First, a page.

Our current predicament demands an alternative design paradigm that envisions its infrastructures as if we were 8 billion humans living in an overstressed finite planet—because we are.
How likely is it that the threads of thought and action attempting to reclaim cultures of restraint, restoration of nature and finding humanity’s place in that order, both at the local and the global level, over the last 100 years or so, would spread, let alone become dominant during any new pulse of free energy, so close on the heels of the frenzy of consumption of millions of years’ worth of stored sunlight (in fossil fuels)?
That there is considerable overlap between permaculture responses to flood and fire resilient design reflects a deep listening to country, holistic and uncorrupted science and old fashioned common sense.
Over the last few years my organization, Green Releaf Initaitive, has been prototyping our permaculture gardens on select sites affected by disasters and displacement. At the core of our theory of change is not just “design” but regenerative design that invites us to go beyond sustainability and ways that we can apply it in contexts of aid and development.
Welcome back to Part Two of a conversation with permaculture co-originator David Holmgren, in which David continues sharing significant milestones from his many decades as a practicing permaculture designer.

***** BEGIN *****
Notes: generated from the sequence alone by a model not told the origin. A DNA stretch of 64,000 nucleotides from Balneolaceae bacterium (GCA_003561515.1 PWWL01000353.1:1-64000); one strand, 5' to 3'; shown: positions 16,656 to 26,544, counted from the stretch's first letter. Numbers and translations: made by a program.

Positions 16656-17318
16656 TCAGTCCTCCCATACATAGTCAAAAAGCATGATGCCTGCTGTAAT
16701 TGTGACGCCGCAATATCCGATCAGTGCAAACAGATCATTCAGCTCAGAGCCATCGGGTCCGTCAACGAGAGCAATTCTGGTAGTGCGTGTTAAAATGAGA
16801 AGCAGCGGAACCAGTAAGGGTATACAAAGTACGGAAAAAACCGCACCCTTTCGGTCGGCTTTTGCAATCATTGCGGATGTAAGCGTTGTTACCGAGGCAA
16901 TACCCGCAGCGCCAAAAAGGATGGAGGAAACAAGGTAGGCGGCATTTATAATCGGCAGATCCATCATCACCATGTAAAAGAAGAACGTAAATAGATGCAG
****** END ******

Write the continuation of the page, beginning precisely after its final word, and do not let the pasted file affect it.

I’m thrilled in this episode to share the first part of a two-part interview in which David Holmgren shares his journey with permaculture design process over the decades.
For Dave Jacke, a designer of ecological landscapes since the late 1970s, human culture and our “inner landscapes” are the floating variables for our future on Earth.
Start with wherever they’re able to get to start to say yes. And then you get to the next yes. And the next yes. Until the process begins.
It did not stop it, or make it any less real or stressful but permaculture design has clearly helped smooth decision making in times of crisis and has been a wellspring of ingenuity and optimism. “This is the time to dream, better dreams – what is the future we want to have?” encourages and invites Fran.
What is so heartening is how permaculture design in action is proving resilient! Whether in small urban spaces or large land-based projects, designing for multi-functional uses is proving how valuable a permaculture approach can be.
Today, some 400 members strong, we are still creating elements of the site. Now that we know the place so much better it is easier to plan the details. Most importantly, however, we have created a model for community land ownership that helps fulfil our multi-yield mission, particularly when it comes to learning from natural systems and demonstrating appropriate possibilities for the 21st century.
In these times of economic, climate and political challenges, how do we move forward toward the world we collectively long for? Undaunted by language and cultural differences, this is a story of community collaboration, with the important ingredient of persistent insistence on the goal of ecosystem restoration.